Fierce competition from e-commerce brands and widespread adoption of technology are shaping the future of retail from manufacturer to store and everything in between. Many retailers are riding this wave, and have shifted focus to deliver more memorable, personalized experiences for their customers, the kind an online store can’t possibly replicate. 

The importance of the technology piece can’t be understated. Artificial intelligence and Internet of Things technologies have given brands the ability to get to know their customer on a deeper, more personal level. Advanced data analytics provides brands with better insight into the mind of the customer, ranging from behavior to individual style preferences to how they want to shop.

What follows are 5 of the biggest trends being embraced by today’s forward-looking retailers.

Internet of Things

Part of retail’s revolution has been steadily blurring the line between the real world and online. Everything in stores is online now, from kiosks that recognize a customer and make personalized recommendations on sale items, to smart mirrors that let shoppers virtually try on clothing in different colors and styles without leaving the dressing room. Internet of Things also has a major logistics component. Smart shelves can track inventory and send a message warning of a depleted stock. The data hoovered up by these connected IoT sensors offers valuable insight about popular items, store layout and much more.


As much as brick-and-mortar retailers are trying to differentiate themselves from e-commerce rivals, in other ways, brands are trying to take a page or two out of their playbooks. Customers expect a unified experience across a brand’s various channels, both aesthetically and functionally. Omnichannel is the answer to meeting that expectation. A website is no longer an afterthought, it’s a part of the company’s fabric, woven into the in-store experience. Customers want to order by app and pick up their purchases in the store later. They want to order an out of stock item using an app on an in-store tablet and have it delivered to their homes. Linking individual retail stores with the entirety of the brand’s inventory and data has just about made “out of stock” an outdated concept.

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Artificial Intelligence

As part of brands’ quest to become more responsive, they’ve enlisted the help of robots for retail applications from manufacturer to shelf. Artificial intelligence can be found in retail today in everything from chatbots who can give product information or take orders online, to automated checkout systems to autonomous manufacturing robots. AI can analyze huge volumes of data and come up with educated assumptions about customers, including how likely they are to make a purchase.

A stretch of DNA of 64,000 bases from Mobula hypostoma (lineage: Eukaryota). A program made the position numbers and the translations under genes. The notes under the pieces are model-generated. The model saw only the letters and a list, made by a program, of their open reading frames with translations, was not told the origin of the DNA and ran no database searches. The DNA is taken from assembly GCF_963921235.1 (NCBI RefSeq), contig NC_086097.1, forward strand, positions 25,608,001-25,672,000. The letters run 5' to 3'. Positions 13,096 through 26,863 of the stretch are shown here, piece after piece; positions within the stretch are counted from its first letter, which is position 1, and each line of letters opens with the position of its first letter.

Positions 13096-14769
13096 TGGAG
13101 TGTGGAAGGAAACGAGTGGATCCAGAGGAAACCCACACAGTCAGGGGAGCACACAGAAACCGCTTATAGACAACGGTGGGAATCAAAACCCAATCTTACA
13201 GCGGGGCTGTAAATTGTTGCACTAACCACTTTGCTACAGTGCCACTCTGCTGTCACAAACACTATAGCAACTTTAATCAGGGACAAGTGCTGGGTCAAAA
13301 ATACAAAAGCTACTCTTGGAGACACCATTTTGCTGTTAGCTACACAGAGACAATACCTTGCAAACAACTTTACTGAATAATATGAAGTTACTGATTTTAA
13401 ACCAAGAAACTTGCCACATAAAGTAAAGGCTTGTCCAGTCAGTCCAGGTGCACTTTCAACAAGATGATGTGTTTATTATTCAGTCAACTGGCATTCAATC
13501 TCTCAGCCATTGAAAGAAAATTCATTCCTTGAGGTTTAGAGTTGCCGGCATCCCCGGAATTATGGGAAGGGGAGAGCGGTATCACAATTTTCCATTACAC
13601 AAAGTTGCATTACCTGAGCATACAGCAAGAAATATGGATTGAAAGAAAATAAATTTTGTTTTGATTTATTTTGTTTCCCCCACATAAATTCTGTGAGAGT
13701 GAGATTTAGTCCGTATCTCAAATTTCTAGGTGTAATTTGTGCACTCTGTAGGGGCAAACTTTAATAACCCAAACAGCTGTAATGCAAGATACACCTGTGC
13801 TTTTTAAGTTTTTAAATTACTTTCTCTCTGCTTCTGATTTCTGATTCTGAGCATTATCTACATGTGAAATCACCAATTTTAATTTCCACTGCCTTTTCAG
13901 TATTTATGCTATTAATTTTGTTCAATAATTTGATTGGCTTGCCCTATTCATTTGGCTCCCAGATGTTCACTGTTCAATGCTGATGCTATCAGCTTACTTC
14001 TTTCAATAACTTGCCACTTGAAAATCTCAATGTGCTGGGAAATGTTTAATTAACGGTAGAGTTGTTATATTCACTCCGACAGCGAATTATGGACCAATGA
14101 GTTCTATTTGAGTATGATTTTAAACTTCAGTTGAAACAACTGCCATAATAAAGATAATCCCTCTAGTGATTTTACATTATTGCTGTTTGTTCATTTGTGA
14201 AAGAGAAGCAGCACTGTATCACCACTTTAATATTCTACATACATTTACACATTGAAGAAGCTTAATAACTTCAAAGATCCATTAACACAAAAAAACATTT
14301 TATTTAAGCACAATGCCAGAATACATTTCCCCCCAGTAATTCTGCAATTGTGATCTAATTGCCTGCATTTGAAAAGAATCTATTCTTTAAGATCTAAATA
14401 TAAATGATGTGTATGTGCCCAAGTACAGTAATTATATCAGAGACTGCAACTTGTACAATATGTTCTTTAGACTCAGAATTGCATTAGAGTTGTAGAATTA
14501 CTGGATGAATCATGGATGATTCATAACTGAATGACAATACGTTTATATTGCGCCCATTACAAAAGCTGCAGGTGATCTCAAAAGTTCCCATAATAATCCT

Augmented and virtual reality are changing how a customer interacts with a brand, creating memorable or even surprising experiences that build engagement and awareness. Cosmetics companies have rolled out virtual makeup mirrors that let shoppers try on any color they can think of, or even make product recommendations after scanning their skin to find the most complimentary makeup shades or foundation. Some retailers have created elaborate, story-like experiences using in-store displays which trigger an immersive piece of content when accessed via app. By surrounding shoppers with technological marvels that also improve their shopping experience, it forms a strong bond and positive association.


Today’s customers expect brands to know who they are and what they want without having to say a word, and they want the shopping experience to feel tailor made just for them. Stores can now gather items they know a customer will like based on their order history, and even have them waiting behind the counter when they’re ready to check out. Brands are also trying to cast stores as a gathering place, reviving the social aspect of shopping e-commerce recreate through events or community activities that will resonate with the local area in which the store resides.

Technology and experience are two of the strongest weapons retailers have to compete with e-commerce, and those hoping to stick around a while are leveraging both in new and inventive ways.

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